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South Africa’s Best-Kept Secret: A Mountain of Medicinal Plants

Simone Jonker
Simone Jonker worked in NTD Inspired for two years. She wrote light articles and inspiring stories.
Published: June 2, 2020
South Africa not only has great wildlife, but it is also home to 10 percent of the world's flowering species. (Image: Rialfver via wikimedia CC BY-SA 3.0)

South Africa not only has great wildlife, but it is also home to 10 percent of the world’s flowering species. The Cape Floral Kingdom is a magnificent region situated in the province of Western Cape and it extends into parts of Eastern Cape province as well. Here, there is a spectacular landmark called Table Mountain, situated in the heart of Cape Town.

Table Mountain National Park supports an unbelievable diversity of plant species. There are over 9,000 plant species, 70 percent of which are endemic, that is, they are found nowhere else on the planet. Many of the country’s traditional remedies include the curative properties of the indigenous plants found here. Here are just a few of the most popular medicinal plants.


Referred to as South Africa’s “miracle herb,” buchu (Boegoe) is a powerful natural plant resource. The leaf has been used extensively by both the African people and the Khoisan indigenous people of the Cape as far back as the 1700s. Buchu has many uses. It’s great as a “smudge” to cleanse the air and carries a light peppermint fragrance.

Buchu is an effective diuretic and acts as a natural anti-inflammatory. It is usually drunk as a tea, and is excellent for the treatment of stomachaches, kidney infections, and for disinfecting the urinary tract. Buchu essential oil is used to prevent wounds from becoming septic. Buchu can be applied topically as an insect repellent, used as an antiperspirant, orto treat skin infections.

(Image: wikimedia / CC0 1.0)

Referred to as South Africa’s ‘miracle herb,’ buchu (Boegoe) is a powerful natural plant resource. Image: wikimedia/CO.10

Aloe vera

Growing on Table Mountain, it’s not possible to miss the orange-flamed flowers of the Aloe Vera. Within its dark green thorny leaves, the succulent has a thick gel. Rich in antioxidants, the plant contains powerful antibacterial properties belonging to a family of substances known as polyphenols.

The components found in the gel can stop the growth of harmful bacteria that cause infections in wounds. Studies suggest that it is an effective topical treatment for first- and second-degree burns. It has long been used to treat minor sores, and is also used as a mouth rinse to reduce dental plaque and help to speed up the healing of mouth ulcers.

Aloe Ferox

Aloe Ferox is closely related to Aloe Vera. This is also known as “bitter aloe” and its extracts are from different parts of the entire plant. It has a wide range of uses, which range from a laxative to treatment for eczema, arthritis, conjunctivitis, stress, and hypertension. The plant’s anti-inflammatory properties are powerful and extremely effective. Many South African-based cosmetics include the gel found in the leaves as the main component of their products.


Rooibos means “red bush” in the Afrikaans language. It is an indigenous shrub that grows only on the beautiful Cederberg Mountains of Western Cape. Normally consumed as a tea, many South African mothers use it extensively for soothing colicky babies, and it is also often given to children as a deliciously warm and healthy drink.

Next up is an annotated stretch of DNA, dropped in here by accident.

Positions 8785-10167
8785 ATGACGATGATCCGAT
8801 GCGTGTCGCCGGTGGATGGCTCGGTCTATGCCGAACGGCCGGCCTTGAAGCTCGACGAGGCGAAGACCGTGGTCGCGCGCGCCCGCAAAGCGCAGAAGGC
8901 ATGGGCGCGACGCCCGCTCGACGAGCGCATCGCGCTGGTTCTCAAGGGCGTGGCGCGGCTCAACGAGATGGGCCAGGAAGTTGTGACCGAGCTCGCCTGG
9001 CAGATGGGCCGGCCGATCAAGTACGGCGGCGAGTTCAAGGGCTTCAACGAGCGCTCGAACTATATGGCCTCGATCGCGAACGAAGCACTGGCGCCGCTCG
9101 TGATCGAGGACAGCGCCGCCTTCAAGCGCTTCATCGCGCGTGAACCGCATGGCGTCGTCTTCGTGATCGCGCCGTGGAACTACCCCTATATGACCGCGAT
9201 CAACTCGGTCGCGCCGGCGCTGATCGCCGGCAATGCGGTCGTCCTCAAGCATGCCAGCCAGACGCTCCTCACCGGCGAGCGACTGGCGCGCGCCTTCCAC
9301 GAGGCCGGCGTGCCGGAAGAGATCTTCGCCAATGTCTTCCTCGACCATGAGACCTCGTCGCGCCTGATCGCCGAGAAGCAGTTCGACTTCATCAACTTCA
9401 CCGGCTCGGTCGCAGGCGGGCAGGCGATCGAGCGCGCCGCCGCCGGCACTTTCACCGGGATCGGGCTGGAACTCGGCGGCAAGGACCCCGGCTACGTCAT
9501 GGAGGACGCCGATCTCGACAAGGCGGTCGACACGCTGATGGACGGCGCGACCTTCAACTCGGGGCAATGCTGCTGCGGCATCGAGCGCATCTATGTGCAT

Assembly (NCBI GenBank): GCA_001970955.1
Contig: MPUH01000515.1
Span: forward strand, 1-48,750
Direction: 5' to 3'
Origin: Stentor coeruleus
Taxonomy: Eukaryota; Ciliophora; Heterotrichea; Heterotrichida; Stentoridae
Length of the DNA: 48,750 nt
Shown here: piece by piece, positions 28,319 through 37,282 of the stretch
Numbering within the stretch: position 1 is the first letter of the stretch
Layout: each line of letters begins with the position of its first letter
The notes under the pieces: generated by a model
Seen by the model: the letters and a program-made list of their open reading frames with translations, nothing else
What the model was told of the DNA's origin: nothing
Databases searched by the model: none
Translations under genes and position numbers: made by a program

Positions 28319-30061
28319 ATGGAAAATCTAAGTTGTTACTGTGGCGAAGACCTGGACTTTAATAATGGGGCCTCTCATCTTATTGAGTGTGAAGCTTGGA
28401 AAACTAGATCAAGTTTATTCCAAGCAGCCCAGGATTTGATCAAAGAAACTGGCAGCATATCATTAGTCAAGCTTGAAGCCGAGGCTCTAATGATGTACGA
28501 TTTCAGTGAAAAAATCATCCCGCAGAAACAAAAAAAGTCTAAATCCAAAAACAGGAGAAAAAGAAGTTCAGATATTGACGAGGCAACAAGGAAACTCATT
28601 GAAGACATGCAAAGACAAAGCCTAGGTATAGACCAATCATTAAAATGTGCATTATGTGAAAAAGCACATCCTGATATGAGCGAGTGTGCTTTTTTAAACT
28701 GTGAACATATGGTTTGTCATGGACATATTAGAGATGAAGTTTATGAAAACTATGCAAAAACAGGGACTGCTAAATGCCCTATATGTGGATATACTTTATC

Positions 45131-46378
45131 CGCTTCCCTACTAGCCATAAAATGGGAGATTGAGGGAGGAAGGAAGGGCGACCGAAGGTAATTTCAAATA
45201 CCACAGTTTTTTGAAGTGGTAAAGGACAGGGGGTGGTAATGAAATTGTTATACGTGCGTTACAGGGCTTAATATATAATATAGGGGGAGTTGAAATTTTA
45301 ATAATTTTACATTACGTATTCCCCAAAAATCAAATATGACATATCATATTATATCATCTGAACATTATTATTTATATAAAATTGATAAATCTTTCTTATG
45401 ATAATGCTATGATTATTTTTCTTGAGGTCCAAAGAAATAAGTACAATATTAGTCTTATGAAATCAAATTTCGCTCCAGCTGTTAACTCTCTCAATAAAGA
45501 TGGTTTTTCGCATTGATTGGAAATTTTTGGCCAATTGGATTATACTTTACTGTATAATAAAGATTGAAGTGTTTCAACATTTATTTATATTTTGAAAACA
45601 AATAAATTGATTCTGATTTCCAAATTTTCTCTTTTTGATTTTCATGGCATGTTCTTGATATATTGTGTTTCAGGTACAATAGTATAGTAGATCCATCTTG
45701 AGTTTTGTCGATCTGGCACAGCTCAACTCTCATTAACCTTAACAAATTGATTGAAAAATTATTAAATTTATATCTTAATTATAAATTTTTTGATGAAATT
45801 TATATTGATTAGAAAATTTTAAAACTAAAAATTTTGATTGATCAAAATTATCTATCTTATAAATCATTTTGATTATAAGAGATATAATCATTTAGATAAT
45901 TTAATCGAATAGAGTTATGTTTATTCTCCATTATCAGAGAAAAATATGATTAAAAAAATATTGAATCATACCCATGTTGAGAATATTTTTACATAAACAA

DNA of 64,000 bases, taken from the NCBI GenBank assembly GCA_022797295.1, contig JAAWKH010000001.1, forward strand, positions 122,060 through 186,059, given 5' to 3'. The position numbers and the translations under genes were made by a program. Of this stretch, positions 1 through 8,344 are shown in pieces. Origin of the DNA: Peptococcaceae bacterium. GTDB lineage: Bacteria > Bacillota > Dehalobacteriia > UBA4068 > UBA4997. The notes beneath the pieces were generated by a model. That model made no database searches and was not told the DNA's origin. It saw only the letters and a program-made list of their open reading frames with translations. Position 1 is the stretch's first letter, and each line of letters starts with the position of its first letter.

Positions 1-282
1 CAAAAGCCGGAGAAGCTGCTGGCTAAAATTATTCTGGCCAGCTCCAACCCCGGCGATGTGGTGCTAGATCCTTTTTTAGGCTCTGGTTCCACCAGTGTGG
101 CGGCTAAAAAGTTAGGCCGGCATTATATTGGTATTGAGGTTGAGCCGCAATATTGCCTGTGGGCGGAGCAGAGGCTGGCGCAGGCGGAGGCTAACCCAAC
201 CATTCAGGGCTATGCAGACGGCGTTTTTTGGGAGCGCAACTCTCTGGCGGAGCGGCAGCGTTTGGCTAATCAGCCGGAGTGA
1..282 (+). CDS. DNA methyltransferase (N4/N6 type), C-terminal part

The aromatic leaves contain many minerals, including magnesium, zinc, and iron. It is said to have 50 times more antioxidants than green tea. Rooibos is also rich in Vitamin C and low in tannins. What’s great about rooibos is that it is caffeine-free!

As a superior beauty product, rooibos tea extract is praised for its unique antioxidant properties that defy free radicals — a major cause of aging of the skin. According to a study, 20 women were observed for four weeks to investigate the efficacy of a couple of different herbal flavonoids. Rooibos came out on top with wrinkle reduction of 9.9 percent. Experts concluded that this result was achieved most likely because of the anti-aging effects of the anti-oxidants.

African potato

Known locally as “inkomfe,” or stargrass, traditional Zulu healers have always used it as a medicine to treat delirium, “bad blood” (diabetes), PMS, and it is used as a parasiticide. The African Potato can be used as a deep penetrating ointment to treat arthritis, psoriasis, and fibromyalgia. The African wild potato is also beneficial against skin conditions such as eczema, acne, scars, burns, rashes, bedsores, warts, stretch marks, sunburn, and insect bites.

The active ingredient of the African wild potato is hypoxoside, which is extracted from the roots. It has a very high sterol and sterolin content, which indicates it may include many anti-inflammatory and immune-strengthening properties. It’s reputed to be a great immune booster and is commonly used as a treatment for urinary tract infections, prostate hypertrophy, and testicular tumors.

Some theories have suggested the African potato could be helpful in the treatment of HIV/Aids, prostate cancer, and tuberculosis. The plant stem can also be ground into a raw powder and taken as a tea.

The writer of this story is not a medical professional, and the information that is in this story has been collected from reliable sources — every precaution has been taken to ensure its accuracy. The information provided is for general information purposes only, and should not be substituted for professional health care.

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